Hararghe (Amharic: ሐረርጌ Harärge; Harari: ሐረርጌይ Harärgeyi, Oromo: Harargee, Somali: Xararge) was a province of eastern Ethiopia with its capital in Harar.

Location of Hararghe within the Ethiopian Empire

HistoryEdit

The region consisted mostly of the territory of the Emirate of Harar annexed by Menelik in 1887. Including Ethiopia's part of the Ogaden, Haraghe was bounded on west by Shewa, northwest by Wollo Province, northeast by French Somaliland and Somaliland, and on the east by Somalia. Originally however Hararghe included the Sidamo, Bale and Arsi Province until Haile Selassie split the provinces.[1] Hararghe was the historical homeland of the Harla people.[2]

Hararghe was altered as a result of Proclamation 1943/1, which created twelve taklai ghizats from the existing 42 provinces of varying sizes.[3] A comparison of the two maps in Margary Perham, The Government of Ethiopia shows that Hararghe was created by combining the Sultanate of Aussa, the lands of the Karanle, Ogaden, Issa, and Gadabursi with the 1935 provinces of Chercher and Harar.[4]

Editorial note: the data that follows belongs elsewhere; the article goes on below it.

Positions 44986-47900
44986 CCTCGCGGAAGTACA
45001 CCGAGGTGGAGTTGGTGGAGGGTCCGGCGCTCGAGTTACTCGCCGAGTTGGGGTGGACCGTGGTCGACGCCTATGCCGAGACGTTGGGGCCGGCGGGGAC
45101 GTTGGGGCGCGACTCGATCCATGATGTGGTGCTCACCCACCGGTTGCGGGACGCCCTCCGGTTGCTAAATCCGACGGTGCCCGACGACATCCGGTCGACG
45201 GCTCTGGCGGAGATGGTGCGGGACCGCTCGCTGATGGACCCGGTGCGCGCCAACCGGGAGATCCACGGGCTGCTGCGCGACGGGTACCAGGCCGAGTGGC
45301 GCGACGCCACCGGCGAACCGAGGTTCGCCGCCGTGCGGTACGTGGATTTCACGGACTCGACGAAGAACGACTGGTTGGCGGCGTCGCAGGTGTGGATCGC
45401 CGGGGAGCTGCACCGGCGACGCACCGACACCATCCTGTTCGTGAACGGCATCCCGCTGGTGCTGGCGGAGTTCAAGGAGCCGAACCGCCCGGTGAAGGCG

In 1960, the province south of the Shebelle River was made into its own province, Bale.[5] With the adoption of the new constitution in 1995, Hararghe was divided between the Oromia, Harari, Afar and Somali Regions, forming a large part of the latter.

ReferencesEdit

  1. ^ History of Harar (PDF). p. 173.
  2. ^ Gebissa, Ezekiel (2004). Leaf of Allah: Khat & Agricultural Transformation in Harerge, Ethiopia 1875-1991. Ohio State University Press. p. 207. ISBN 978-0-85255-480-7.
  3. ^ Selassie, Bereket Habte (1966). "Constitutional Development in Ethiopia". Journal of African Law. 10 (2): 79. ISSN 0021-8553. JSTOR 744683.
  4. ^ Perham, The Government of Ethiopia, second edition (London: Faber and Faber, 1969), maps 1 and 2
  5. ^ Henze, Paul B. (2000). Layers of Time: A History of Ethiopia. Springer. p. 238. ISBN 978-1-137-11786-1.

Coordinates: 8°N 43°E / 8°N 43°E / 8; 43